LD330 wrote:I think the more general argument on why it's important to follow one's True Will, Danica's argument, is that if you do not do it, you are not in harmony with nature, and bad things tend to happen.


I was just reading through the New Comment on Liber L I.51 and ran across the following. It seemed like it belonged here:

Every star must calculate its own orbit. All is Will, and yet all is Necessity. To swerve is ultimately impossible; to seek to swerve is to suffer.
Go in all ways contrary to the world.
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Re: Does Thelema Posit A Value? (or Who is Enforcing the Law?)

Postby danica » Tue Dec 20, 2016 6:29 pm

:D Yesterday I started to watch this video of Jim's lecture Thelema as a Method: Putting the "DO" in "Do What Thou Wilt" (listened to the first half of it so far), goes pretty neat with the discussion in this thread!

https://www.youtube.com/watch?v=SX9QyvkNlEc
"Write, & find ecstasy in writing! Work, & be our bed in working! Thrill with the joy of life & death! Ah! thy death shall be lovely: whoso seeth it shall be glad. Thy death shall be the seal of the promise of our age long love. Come! lift up thine heart & rejoice! We are one; we are none."
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Re: Does Thelema Posit A Value? (or Who is Enforcing the Law?)

Postby Jim Eshelman » Sun Jan 01, 2017 10:51 am

LD330 wrote:My questions are regarding the phrase "Do what thou wilt shall be the whole of the law".

Why should you do your will in the first place? What does a person get out of it? (What value is being posited by doing one's will?)

Is it possible to -not- do your will? Isn't everything you do, on some level, willed?

I hate to sound like I'm trying to sell a book, but I really do think you should read my Pearls of Wisdom.

That aside, you're confusing what is commonly called "will-power" (energized personality application of choice fortified by disciplined) with what is meant by Will in the mysteries (divine momentum of the universe moving through you). If there were no other reason at all, it would be sufficient reason IMO to say, "It hurts less when you're trying to flow with immeasurable force flowing through you than when you try to fight it; and you're more effective and energy-efficient doing that, too."

It's entirely possible (and even commonplace) for a person "not to do their will." As a simple example, anytime you act in a way untrue to your real nature (which most people do several time before lunch) is "against your will." Also, even in your interpretation, having "some level" of being in alignment with Will is hardly the same as "doing your will." Liber L. says you have NO RIGHT - no right at all! - but to do your Will, meaning that all the scraps and parts that are NOT in alignment are "illegal." The Book also speaks of an ideal of Will being pure, purged of all the parts that are at odds with it.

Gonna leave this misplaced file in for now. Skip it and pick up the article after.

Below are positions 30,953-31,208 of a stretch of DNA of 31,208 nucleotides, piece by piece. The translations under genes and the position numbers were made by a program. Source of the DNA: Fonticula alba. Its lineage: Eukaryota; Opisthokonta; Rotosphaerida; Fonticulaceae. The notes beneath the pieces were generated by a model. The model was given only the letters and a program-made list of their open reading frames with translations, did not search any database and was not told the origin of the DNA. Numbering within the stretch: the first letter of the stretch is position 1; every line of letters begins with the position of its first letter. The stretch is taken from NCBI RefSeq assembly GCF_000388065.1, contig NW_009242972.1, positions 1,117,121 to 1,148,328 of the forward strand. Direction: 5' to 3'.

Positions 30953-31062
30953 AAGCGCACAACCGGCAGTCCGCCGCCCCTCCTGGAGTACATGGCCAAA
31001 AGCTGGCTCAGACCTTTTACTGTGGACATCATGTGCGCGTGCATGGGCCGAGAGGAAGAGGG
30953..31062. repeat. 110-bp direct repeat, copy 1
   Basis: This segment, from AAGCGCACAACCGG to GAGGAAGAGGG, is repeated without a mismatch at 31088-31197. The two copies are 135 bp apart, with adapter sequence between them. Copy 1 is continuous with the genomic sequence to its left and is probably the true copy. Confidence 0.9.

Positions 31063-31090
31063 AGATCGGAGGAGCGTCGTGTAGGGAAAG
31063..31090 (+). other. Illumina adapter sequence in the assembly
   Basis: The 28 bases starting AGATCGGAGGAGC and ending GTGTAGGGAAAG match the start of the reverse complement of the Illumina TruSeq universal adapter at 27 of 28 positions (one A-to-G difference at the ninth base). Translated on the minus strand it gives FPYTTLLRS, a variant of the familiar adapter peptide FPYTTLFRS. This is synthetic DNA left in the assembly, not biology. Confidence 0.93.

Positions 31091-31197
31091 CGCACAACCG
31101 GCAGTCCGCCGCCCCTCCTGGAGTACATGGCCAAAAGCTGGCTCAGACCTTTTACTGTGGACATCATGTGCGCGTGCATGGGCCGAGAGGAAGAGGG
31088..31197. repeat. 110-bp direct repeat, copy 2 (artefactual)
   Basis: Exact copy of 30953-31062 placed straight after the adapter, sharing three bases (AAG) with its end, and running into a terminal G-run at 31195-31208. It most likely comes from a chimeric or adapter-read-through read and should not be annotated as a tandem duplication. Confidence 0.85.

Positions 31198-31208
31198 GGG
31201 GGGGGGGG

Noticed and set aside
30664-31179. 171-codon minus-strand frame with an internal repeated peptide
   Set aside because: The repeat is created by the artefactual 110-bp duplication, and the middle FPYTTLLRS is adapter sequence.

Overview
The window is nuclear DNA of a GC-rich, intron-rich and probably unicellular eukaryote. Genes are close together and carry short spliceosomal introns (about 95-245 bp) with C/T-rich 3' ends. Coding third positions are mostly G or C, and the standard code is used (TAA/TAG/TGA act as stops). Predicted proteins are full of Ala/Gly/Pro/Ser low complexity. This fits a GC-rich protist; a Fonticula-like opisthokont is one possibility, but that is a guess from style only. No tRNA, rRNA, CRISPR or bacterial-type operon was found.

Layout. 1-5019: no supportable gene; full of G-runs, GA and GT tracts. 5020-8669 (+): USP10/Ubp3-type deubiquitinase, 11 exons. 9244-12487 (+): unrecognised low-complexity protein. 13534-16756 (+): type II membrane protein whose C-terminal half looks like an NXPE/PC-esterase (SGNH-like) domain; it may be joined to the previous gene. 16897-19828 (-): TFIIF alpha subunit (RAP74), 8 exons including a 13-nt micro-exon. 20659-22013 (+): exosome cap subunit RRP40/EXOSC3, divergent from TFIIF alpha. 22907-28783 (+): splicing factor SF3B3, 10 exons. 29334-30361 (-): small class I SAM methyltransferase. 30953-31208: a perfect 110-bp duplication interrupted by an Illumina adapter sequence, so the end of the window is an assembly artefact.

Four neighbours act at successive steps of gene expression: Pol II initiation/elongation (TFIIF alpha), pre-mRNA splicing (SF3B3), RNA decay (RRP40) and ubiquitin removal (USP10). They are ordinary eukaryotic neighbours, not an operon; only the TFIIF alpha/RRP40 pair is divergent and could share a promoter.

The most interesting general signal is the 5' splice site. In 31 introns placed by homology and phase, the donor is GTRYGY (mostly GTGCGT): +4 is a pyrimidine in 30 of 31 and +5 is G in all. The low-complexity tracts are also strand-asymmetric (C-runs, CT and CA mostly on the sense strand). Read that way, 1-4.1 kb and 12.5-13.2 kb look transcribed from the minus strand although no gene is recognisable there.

Say I don't, or attempt not to, do my will. As this is said to be a law, who is enforcing the law and what happens if one does not follow the law?

The same "whoever it is" that enforces the law of gravity. The Law of Thelema is not a law in the sense of a regulation that someone has to enforce, but of a "law of nature" that is just stating the way things are.

So, ultimately, you're right: You can't disobey it any more than you can disobey the law of gravity. The requirement is to do it mindfully, knowingly, and purely - to become able to perceive and respond to the force of the universe moving impelling you through it, and align your conscious choices with this rather than place conscious choices at odds with it.
Love is the law, love under will.
Yours in L.V.X.,
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"Success is thy proof: argue not; convert not; talk not overmuch!" - CCXX 3:42
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Re: Does Thelema Posit A Value? (or Who is Enforcing the Law?)

Postby Ankh » Mon Jan 09, 2017 10:34 am

Quote JAE: "It hurts less when you're trying to flow with immeasurable force flowing through you than when you try to fight it; and you're more effective and energy-efficient doing that, too."